The molecular mechanisms that regulatory T cells (Tregs) use to suppress immune responses are still unclear. Humans express at least two isoforms of transcription factor forkhead box 3 (FoxP3) in Tregs, a full-length form and a splice variant lacking exon 2, both of which are equally induced upon CD4+CD25 T cell stimulation. Using a yeast two-hybrid screen, Du et al. (p. 4785 ) determined that part of FoxP3 transcriptional suppression is mediated through its interaction with the retinoic acid receptor-related orphan receptor (RORα). FoxP3 and RORα colocalized in the nucleus of transfected cells, but the full-length form of FoxP3 was necessary for interaction with RORα. Without the LxxLL motif located in exon 2 of the FoxP3 transcript or the AF2 motif in RORα, there was no interaction with RORα and transcriptional repression by FoxP3 was abolished. FoxP3 transcriptional control was not dependent on DNA binding, as loss of the forkhead binding domain had no effect. RORα regulates the expression of Th17-type cytokines in T cells such as IL-17, IL-22, and CXCR3, the transcription of which were repressed by expression of full-length FoxP3. The authors have executed an elegant study demonstrating an important mechanism by which FoxP3 mediates immune regulation.

Mice deficient in IL-15 or IL-15Rα lack peripheral memory CD8+ T cells. IL-15 must be immobilized to its high affinity receptor IL-15Rα and transpresented to target CD8+ T cells expressing CD122 and CD132 for maximal effectiveness. This can occur on the surface of an activated dendritic cell (DC). Kokaji et al. (p. 4391 ) used immobilized IL-15 on cell-sized microspheres to precisely determine how IL-15 affects peripheral T cell memory without the confounding effect of other costimulatory molecules. The authors found that immobilized IL-15 in combination with TCR stimulation through anti-CD3ε or peptide MHC complexes induced memory CD8+ T cell proliferation and IFN-γ and granzyme B (grB) expression more effectively than soluble IL-15. Both in vitro experiments and lymphocytic choriomeningitis virus infection in IL-15Rα−/− mice demonstrated that central memory (TCM) CD8+ T cells were more sensitive than effector memory (TEM) cells to the proliferative and grB expression effects of transpresented IL-15. Taken together, these experiments show that CD8+ T cell memory responses are dependent on transpresented IL-15 for optimal recall and proliferation.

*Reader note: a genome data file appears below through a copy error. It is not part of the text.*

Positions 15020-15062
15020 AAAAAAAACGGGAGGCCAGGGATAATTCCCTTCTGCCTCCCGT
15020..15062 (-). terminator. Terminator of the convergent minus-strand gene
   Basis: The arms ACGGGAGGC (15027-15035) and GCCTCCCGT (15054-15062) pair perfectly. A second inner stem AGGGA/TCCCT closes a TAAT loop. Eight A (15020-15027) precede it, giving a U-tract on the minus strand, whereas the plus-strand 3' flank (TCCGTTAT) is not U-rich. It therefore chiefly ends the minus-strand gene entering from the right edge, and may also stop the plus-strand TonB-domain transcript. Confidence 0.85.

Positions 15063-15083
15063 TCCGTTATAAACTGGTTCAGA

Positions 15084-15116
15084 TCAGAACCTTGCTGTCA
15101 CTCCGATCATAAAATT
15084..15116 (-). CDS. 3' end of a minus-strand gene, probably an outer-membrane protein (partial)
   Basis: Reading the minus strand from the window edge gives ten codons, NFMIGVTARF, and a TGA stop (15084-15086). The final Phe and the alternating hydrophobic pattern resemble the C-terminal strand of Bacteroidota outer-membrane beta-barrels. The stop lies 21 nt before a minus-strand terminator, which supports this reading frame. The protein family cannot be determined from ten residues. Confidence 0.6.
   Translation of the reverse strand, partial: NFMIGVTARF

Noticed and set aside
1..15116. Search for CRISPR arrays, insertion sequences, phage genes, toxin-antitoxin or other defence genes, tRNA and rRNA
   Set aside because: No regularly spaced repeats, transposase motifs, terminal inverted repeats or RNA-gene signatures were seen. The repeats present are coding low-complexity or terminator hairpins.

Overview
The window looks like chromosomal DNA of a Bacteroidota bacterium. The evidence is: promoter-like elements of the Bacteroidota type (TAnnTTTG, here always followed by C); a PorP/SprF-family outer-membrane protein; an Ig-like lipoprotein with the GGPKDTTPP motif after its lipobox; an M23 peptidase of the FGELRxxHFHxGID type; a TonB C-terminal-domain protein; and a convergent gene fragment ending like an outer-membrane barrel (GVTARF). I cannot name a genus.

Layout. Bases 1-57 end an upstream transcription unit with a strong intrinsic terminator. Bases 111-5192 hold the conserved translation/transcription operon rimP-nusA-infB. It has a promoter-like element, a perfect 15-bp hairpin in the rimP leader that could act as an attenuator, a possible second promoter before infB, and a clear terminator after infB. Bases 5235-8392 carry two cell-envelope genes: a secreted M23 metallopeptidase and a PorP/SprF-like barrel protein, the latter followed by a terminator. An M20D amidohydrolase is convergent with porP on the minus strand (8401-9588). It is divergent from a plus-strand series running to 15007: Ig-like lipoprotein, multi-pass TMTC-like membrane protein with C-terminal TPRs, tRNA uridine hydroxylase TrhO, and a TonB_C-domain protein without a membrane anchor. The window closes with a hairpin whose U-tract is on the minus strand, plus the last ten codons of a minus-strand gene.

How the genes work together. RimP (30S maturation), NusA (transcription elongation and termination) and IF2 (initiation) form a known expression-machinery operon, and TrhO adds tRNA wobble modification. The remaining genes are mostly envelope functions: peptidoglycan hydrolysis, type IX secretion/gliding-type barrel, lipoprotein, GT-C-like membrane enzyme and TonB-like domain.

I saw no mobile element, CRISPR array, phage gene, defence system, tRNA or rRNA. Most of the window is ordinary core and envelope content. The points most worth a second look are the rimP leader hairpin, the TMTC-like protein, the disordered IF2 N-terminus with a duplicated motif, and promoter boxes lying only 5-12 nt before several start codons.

Considered to be innate lymphocytes, invariant NKT cells (iNKT) express an effector-memory phenotype that is independent of foreign Ag stimulation. de Lalla et al. (p. 4415 ) determined in human fetal and neonatal iNKT cells that differentiation of this innate effector phenotype is driven by exposure to IL-7. Whereas human iNKT cells express a phenotype at the time of birth that correlates with memory and priming (CD45RO+ and CD44high), there is no effector cytokine expression from these cells upon ex vivo stimulation. The authors found that differentiation of iNKT cells occurs during fetal development with epigenetic derepression at the IL4 and IFNG loci and activation of GATA-3 and T-bet. Unlike murine iNKT development where differentiation is driven by IL-15, human iNKT thymic effector function matures with IL-7. This occurs because both fetal and neonatal iNKT cells have increased expression and signaling sensitivity through the IL-7Rα-chain compared with ordinary T cells. Thus, the authors have identified IL-7 as the critical signal for completing the differentiation of iNKT cells that occurs in the absence of foreign Ag.

Older individuals are more at risk for infection because their naive CD4+ T cells are less responsive than in youth. Using OT-II TCR transgenic mice, Jones et al. (p. 4465 ) have determined that this dysfunction is related to postthymic survival in the aged periphery. In aging OT-II mice (18–24 mo old), deletion of naive Vβ5+ transgenic CD4+ T cells is apparently mediated by an endogenous superantigen. Thus, the number of recent thymic emigrants in the periphery is comparable to that of younger mice (6–10 wk of age), and this compartment is enriched for cells that have reduced postthymic longevity. These cells with reduced postthymic longevity demonstrated in vitro defects in response to Ag; however, adoptive transfer of these cells into syngeneic hosts caused them to regain the ability to respond to IL-2 and provide B cell help. When the authors analyzed CD4+ T cells from aged HNT mice that had extended postthymic longevity, they found the same defect both in vitro and in vivo. Thus, the longer the CD4+ T cell survives outside the thymus in an aging mouse, the more dysfunctional it will be.